Dr. Ali Mortazavi
Nicole El-Ali, Ricardo Ramirez,
Camden Jansen, Marissa Macchietto,
Rabi Murad, Shan "Mandy" Jiang,
Weihua "Benny" Zeng, Eddie Park
Mortazavi Lab at UC Irvine
Department of Developmental and Cell Biology
Center for Complex Biological Systems
Applications of genomics, computation, and sequencing technologies to the analysis of transcriptional regulation in development.
We explore how gene regulatory networks that underlie development are encoded in the human genome, and we seek to understand their “grammar” using both laboratory and computational methods. We focus on how tissue-specific transcriptional enhancers work, and whether their expression levels and target genes can be predicted from in vivo protein-DNA interactions (as measured using ChIP-seq) and RNA expression (from RNA-seq) of both normal and perturbed differentiation time courses. No reliable computational methods yet exist to link distal enhancers to their target genes (which can be many genes and up to a megabase-pair away in mammals) using sequence, expression or ChIP-data alone.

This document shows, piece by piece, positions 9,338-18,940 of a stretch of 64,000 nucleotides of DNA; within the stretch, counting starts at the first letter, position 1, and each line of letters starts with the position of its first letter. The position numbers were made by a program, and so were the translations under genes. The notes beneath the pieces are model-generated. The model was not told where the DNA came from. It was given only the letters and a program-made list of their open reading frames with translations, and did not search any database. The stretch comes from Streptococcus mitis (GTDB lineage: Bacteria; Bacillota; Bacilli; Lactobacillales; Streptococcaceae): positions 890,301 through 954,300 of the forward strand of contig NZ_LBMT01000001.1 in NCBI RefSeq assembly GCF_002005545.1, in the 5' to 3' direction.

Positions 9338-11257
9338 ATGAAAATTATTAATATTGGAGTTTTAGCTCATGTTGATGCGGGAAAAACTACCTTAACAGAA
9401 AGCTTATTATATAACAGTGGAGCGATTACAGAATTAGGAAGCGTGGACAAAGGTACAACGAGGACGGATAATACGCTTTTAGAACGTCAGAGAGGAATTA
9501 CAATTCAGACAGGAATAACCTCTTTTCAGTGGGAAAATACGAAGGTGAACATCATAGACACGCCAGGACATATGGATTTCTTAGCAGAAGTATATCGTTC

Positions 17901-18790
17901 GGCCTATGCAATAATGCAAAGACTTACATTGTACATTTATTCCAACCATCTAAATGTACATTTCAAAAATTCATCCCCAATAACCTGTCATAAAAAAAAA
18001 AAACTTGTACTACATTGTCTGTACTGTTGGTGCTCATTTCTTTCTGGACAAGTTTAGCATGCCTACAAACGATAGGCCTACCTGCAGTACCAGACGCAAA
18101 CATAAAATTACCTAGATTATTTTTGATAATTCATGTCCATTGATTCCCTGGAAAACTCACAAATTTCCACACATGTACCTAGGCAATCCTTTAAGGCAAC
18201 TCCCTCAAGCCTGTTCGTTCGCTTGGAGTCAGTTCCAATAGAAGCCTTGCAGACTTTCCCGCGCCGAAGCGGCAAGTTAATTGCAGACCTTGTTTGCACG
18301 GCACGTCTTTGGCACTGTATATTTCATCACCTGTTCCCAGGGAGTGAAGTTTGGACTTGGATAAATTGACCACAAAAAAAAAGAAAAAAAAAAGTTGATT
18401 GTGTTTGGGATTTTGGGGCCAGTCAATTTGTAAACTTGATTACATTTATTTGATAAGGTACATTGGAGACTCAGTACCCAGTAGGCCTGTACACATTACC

While this identification problem is extremely difficult when considering large and complex genomes linearly, it would be a relatively easy problem if we could capture the three-dimensional interaction of the looping enhancers with their target promoters. We are, therefore, working with techniques that capture long-range chromatin interactions globally, such as ChIA-PET, in developmental time courses in order to integrate these long-range data with ChIP-seq and RNA-seq into testable gene regulatory networks. We are also interested in what fraction of these long-range interactions account for phenotypic variation between individuals and whether they are more likely to be conserved in vertebrates.